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By Phil Hall | February 16, 2005

In 1977, an aspiring musical force from upstate New York named Gary Wilson self-released an album called “You Think You Really Know Me.” Combining rock, jazz, funk and avant-garde sound effects, the album failed to propel Wilson to any degree of widescale recognition. Wilson moved to California in search of fame and fortune, but found neither. Discouraged and financially strapped, Wilson quietly faded from the music scene and probably would’ve remained unknown, except that “You Think You Really Know Me” built up a small cult following over the years. When the label Motel Records wanted to reissue it in 2002, they were perplexed because Wilson was nowhere to be found. Even private investigators were unable to locate him.

“You Think You Really Know Me: The Gary Wilson Story” follows the search for the elusive musician, which not only discovers him (working as a night manager for a San Diego adult bookstore) but also connects him with the audience he never had (well-publicized and well-attended New York club gigs in support of the re-release of his 1977 album).

This is a professionally-made film, but not an especially interesting one. The fault does not rest with the filmmakers, who do a grand job in compiling various interviews, vintage footage and musical samplings. The problem rests squarely on its subject, who is never as intriguing or talented as his supporters claim him to be.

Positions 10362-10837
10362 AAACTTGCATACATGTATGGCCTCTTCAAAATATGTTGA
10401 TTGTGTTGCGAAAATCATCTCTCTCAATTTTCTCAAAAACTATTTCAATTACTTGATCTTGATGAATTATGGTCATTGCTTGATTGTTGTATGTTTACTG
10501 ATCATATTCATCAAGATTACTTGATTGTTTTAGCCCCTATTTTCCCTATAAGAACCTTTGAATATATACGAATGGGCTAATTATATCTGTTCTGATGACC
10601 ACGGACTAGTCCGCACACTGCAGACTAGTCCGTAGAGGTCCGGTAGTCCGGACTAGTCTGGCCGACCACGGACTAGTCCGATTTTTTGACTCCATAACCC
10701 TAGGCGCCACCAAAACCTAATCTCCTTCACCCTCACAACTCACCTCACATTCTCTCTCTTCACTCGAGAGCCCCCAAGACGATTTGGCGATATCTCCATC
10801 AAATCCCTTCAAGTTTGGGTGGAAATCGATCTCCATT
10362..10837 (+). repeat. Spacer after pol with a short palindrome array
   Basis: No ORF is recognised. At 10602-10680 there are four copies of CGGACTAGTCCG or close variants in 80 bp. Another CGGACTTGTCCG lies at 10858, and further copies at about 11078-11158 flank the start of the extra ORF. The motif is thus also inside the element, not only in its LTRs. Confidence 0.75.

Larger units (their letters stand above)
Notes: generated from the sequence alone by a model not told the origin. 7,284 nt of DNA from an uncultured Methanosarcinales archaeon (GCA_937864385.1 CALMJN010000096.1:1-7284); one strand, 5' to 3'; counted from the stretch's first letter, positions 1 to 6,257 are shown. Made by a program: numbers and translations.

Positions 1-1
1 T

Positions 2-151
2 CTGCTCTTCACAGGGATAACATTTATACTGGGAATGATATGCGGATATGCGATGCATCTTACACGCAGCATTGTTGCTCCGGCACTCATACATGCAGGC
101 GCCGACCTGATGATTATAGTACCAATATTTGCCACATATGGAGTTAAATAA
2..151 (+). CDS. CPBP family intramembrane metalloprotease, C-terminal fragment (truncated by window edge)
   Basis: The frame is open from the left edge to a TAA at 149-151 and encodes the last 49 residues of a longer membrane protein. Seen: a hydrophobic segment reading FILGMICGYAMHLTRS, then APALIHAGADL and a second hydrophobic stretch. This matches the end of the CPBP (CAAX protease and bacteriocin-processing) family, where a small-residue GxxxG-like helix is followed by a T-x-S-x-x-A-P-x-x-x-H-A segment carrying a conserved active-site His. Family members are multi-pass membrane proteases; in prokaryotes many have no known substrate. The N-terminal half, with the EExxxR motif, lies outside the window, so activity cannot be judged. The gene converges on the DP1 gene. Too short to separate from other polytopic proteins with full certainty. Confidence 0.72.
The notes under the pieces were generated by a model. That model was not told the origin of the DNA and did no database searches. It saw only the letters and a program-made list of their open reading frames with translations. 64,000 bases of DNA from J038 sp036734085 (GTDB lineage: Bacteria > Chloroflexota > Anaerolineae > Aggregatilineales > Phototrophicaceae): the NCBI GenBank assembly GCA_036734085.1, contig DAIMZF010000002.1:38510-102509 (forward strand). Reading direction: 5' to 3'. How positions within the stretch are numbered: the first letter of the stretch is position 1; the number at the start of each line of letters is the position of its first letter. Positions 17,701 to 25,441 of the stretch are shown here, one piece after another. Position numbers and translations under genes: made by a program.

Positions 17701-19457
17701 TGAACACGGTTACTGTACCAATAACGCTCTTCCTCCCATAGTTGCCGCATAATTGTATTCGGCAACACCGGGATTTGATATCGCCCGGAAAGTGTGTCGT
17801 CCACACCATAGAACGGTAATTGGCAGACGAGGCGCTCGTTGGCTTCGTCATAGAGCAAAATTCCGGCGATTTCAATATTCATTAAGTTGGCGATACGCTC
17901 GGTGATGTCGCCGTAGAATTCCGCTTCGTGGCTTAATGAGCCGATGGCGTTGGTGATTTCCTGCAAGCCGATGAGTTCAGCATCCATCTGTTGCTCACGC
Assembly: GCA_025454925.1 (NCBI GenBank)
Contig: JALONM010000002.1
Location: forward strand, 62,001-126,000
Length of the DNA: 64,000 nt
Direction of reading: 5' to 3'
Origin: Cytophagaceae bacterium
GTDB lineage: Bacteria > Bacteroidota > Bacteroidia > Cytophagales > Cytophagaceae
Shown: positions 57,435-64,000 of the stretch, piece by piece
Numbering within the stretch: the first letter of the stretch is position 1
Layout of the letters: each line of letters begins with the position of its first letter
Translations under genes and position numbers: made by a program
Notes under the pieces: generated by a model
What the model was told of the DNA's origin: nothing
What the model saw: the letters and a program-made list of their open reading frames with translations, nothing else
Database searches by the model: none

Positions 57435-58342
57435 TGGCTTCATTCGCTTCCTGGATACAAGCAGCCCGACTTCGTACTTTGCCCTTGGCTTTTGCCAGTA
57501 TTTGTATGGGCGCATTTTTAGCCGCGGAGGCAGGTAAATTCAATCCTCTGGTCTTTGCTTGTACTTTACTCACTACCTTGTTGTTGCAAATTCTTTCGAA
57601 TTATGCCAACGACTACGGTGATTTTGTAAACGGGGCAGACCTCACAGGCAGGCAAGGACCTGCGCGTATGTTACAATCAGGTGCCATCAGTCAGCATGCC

Back in the 70s, Wilson affected an outrageous performance demeanor which included going on stage wrapped in duct tape and soaked with either red paint or flour. His taste for extreme behavior was also reflected in over-the-top performances in crazy no-budget films which he shot with his friends during his youth. But for all the excessive antics of years passed, Wilson comes across today as a somewhat grouchy and monotonous man. He never seems right to play the role of the artistic rebel or musical visionary, and even in his comeback performances he seems lackluster and stiff.

The realm of so-called “outsider music” is not lacking with delightfully eccentric iconoclasts who found belated fame years after their initial forays into recording (the sister rock group called The Shaggs are perhaps the best known). But as with any cult following (whether in music or movies), one person’s deity is another person’s dullard. Unless you’re worshiping at the temple of Gary Wilson, this film will leave you confused and bored.

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